Buckeyes head south for spring game

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COLUMBUS, Ohio -- Saturday's spring game will provide Ohio State head coach Urban Meyer with the opportunity to get one last look at his team in a football setting before the start of fall camp. It will also give him the chance to revisit some college favorites.

Due to renovations taking place at Ohio Stadium, the Buckeyes' annual exhibition and spring practice finale will take place more than 100 miles away from home at Cincinnati's Paul Brown stadium. Having played defensive back at the University of Cincinnati in the mid-1980s, Meyer fully intends on sharing the city's hotspots with his team during its weekend visit.

"Obviously, I'm a big Cincinnati guy, so we're going to take the players to the Reds Museum," Meyer said. "We're going to give them a little taste of Cincinnati afterwards with Montgomery Inn ribs, Graeter's ice cream, and some Skyline (Chili).

"We're going to do it right."

Given Ohio State's current itinerary, you'd be hard-pressed to find a Buckeyes player or coach who isn't looking forward to their trip to Cincinnati. Even cornerbacks coach and special teams coordinator Kerry Coombs was more animated than usual while talking about returning to the city where he spent 16 years as the head coach at Colerain high school, and five seasons as an assistant at UC.

"I could not be more excited to be going back home to my town," Coombs said. "I'm just thrilled to be able to go down there with these kids to share that experience with them and be in that stadium. That's my town, I love that place. I'm really excited to be going home Saturday."

While renovations- Ohio Stadium is having its seats replaced- may have forced the Buckeyes down I-71 South, Saturday's exhibition could be viewed as an opportunity for Meyer and Co. With more major college programs in the area to compete with- UC, Kentucky, Louisville- it's been understandably more difficult for Ohio State to create and maintain a presence in Cincinnati, than it has been for the Buckeyes to do so in other areas of the state, such as Northeast Ohio.

"There does seem to be some type of disconnect," Coombs admitted. "Coach Meyer is working really hard to bridge whatever gap that might be. Cincinnati's a vibrant part of the state of Ohio, and we want to go down there and represent our university on Saturday and we want people to see the type of kids who play for us and how we go about business, and hopefully get excited about the Buckeyes."

As it stands, OSU's roster possesses just five players who call Cincinnati home in Joe Burger, Eric Kramer, Kevin Niehoff, Andrew Norwell, and Adolphus Washington. Only two of those players- Norwell and Washington- are currently on scholarship and have spots on the Buckeyes' two-deep depth chart.

Despite a lack of Cincinnati flavoring on his team, Meyer is confident in his program's visibility in the Queen City.

"I wasn't here in years past, but I have heard a lot of that, 'Well, we haven't done well in Cincinnati,'" he said. "I think we're doing great. I think we're killing it. Adolphus Washington- I think he could be potentially be a great player at Ohio State- And recently we've done good down there. There's really good players, and really good high school coaches.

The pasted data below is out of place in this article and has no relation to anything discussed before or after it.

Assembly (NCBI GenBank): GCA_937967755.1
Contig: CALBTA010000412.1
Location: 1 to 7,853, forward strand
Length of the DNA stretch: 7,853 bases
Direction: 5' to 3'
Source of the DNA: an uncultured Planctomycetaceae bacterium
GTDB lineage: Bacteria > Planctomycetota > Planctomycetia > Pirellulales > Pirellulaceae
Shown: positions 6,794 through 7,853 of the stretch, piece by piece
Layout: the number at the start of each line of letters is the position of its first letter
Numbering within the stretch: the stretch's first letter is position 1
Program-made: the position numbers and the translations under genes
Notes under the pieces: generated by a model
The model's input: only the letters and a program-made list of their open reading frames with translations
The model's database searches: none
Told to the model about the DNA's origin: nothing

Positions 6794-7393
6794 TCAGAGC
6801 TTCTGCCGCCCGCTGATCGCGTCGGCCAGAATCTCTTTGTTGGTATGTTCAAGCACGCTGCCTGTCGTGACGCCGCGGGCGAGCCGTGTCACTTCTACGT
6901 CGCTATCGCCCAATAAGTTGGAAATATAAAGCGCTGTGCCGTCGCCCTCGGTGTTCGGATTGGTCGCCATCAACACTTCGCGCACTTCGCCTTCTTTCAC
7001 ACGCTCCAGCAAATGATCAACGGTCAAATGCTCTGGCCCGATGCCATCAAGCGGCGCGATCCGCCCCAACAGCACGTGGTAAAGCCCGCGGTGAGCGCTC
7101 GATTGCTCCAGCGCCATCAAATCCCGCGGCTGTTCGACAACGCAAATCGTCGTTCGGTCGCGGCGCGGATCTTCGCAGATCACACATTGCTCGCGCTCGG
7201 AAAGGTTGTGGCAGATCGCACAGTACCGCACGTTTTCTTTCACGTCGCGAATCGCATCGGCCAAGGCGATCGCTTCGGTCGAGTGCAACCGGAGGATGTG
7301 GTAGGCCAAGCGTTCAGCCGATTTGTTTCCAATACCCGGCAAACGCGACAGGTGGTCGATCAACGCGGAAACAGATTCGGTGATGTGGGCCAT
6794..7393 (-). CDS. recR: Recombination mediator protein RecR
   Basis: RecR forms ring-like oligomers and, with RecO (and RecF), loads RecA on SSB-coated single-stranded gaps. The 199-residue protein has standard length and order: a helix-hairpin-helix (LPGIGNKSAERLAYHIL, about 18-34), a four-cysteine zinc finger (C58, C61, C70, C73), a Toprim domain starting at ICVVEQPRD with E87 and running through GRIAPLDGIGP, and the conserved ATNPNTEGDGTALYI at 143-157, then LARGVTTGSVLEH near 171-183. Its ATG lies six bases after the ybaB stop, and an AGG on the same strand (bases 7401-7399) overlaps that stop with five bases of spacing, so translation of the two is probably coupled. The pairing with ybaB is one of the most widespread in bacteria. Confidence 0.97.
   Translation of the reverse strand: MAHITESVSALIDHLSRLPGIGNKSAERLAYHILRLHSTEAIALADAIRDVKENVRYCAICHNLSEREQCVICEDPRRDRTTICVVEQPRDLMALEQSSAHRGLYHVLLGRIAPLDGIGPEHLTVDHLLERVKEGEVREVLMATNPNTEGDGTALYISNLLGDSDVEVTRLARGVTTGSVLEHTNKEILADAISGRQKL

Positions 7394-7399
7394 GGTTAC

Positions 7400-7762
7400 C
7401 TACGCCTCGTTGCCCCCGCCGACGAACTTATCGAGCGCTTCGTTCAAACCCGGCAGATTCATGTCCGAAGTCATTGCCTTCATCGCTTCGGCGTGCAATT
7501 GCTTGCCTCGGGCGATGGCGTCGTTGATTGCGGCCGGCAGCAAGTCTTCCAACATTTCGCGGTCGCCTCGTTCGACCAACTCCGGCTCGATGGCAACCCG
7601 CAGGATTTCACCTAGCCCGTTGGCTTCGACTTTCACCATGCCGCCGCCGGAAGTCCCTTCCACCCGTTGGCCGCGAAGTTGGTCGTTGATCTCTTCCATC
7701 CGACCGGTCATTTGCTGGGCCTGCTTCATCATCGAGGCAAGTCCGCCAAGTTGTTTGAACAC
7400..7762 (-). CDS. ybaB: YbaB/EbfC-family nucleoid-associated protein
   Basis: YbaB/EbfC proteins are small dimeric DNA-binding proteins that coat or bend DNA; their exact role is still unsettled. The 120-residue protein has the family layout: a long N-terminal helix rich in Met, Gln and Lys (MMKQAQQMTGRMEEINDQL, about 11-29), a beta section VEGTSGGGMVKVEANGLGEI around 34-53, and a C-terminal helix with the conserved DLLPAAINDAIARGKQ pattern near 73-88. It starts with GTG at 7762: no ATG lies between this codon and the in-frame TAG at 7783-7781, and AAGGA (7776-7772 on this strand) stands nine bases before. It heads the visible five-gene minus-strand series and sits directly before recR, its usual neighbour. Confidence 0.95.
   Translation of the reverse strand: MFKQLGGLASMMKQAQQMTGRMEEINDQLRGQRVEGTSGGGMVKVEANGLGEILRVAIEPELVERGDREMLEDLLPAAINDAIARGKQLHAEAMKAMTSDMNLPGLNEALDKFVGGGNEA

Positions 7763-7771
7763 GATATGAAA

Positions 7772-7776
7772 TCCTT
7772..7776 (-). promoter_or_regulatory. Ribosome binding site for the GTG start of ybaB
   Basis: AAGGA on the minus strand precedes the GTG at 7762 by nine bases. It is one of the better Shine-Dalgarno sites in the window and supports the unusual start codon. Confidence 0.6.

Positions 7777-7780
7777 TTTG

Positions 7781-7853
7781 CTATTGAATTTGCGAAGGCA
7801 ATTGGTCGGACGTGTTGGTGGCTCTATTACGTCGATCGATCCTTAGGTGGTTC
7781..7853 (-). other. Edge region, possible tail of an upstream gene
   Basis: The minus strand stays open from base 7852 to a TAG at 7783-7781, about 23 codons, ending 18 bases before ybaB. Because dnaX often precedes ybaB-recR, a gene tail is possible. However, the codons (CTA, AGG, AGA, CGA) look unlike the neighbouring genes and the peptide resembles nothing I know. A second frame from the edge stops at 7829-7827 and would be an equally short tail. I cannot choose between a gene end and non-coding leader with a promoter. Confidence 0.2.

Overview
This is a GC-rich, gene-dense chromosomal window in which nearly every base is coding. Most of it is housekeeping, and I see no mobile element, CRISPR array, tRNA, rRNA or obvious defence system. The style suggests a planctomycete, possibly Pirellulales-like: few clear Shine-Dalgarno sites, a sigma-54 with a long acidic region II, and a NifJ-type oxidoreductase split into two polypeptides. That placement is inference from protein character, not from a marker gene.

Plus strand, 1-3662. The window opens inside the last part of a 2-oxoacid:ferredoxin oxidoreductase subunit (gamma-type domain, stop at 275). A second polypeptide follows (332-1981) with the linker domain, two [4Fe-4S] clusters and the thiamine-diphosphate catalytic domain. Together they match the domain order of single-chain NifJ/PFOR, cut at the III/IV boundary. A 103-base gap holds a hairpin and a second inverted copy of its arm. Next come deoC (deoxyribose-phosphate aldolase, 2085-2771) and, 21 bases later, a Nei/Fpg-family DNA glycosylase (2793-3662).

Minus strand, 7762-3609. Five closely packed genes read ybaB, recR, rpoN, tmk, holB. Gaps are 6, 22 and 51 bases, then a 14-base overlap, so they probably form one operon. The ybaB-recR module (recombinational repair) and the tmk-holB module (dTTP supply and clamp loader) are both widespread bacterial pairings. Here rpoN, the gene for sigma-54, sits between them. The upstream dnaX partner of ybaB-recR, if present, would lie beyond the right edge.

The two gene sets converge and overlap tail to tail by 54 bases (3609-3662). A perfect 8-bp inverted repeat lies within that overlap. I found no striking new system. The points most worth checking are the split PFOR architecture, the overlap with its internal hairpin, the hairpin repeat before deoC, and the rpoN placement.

"Coach Coombs has helped, and (tight ends and fullbacks coach) Tim Hinton obviously knows Cincinnati- he coached at UC for a long time. I went there. So I think we're doing great."

Cincinnati football will be well-represented inside of Paul Brown Stadium on Saturday, where Bengals head coach Marvin Lewis will deliver a pre-game speech to the Buckeyes, and Bearcats head man Tommy Tuberville plans to be in attendance.

Coombs- who has a son on the Bengals staff and another playing for UC- understands how his own team's presence could be uncomfortable for the Cincinnati program, but doesn't expect to hear about it from anyone.

"They're people of great character and I wouldn't expect them to be doing anything but their job," Coombs said of the Bearcats staff. "I don't think they're spending a lot of time worrying about us."

Outside of the politics, logistics, and extracurricular activities, the OSU players seem to share Meyer's enthusiasm for the location of Saturday's game. A senior, Norwell said that he's looking forward to playing his final spring game inside of his hometown.

"It makes it exciting playing somewhere else," Norwell, an Anderson high school graduate, said. "I love playing in the 'Shoe, but playing in Cincinnati hits home to me. Being from Cincinnati, it's going to be great."

A 2012 graduate of Taft high school, Washington views this weekend's trip back home as a nice reward to cap off what has been his first spring in the Ohio State program.

"It's going to be a good look to play in an NFL stadium, first and foremost," Washington said. "Spring is finally over and I'm just glad I get to end it in front of my hometown, in front of my friends and family."

Aside from the game itself, Norwell and Washington may find themselves with additional responsibilities on Saturday. Coombs joked that he'll call upon his team's two most visible Cincinnati natives to introduce their teammates to the Queen City delicatessen that Meyer craves.

"Maybe Adolphus Washington and Andrew Norwell can stand up and introduce those guys to some real food. That is part of our tradition," Coombs said. "We're going to be on the banks of the Ohio River. It is a special thing. To me, I want these kids, who haven't seen that before, to experience that too, because it is a part of Ohio, and Cincinnati's a great place."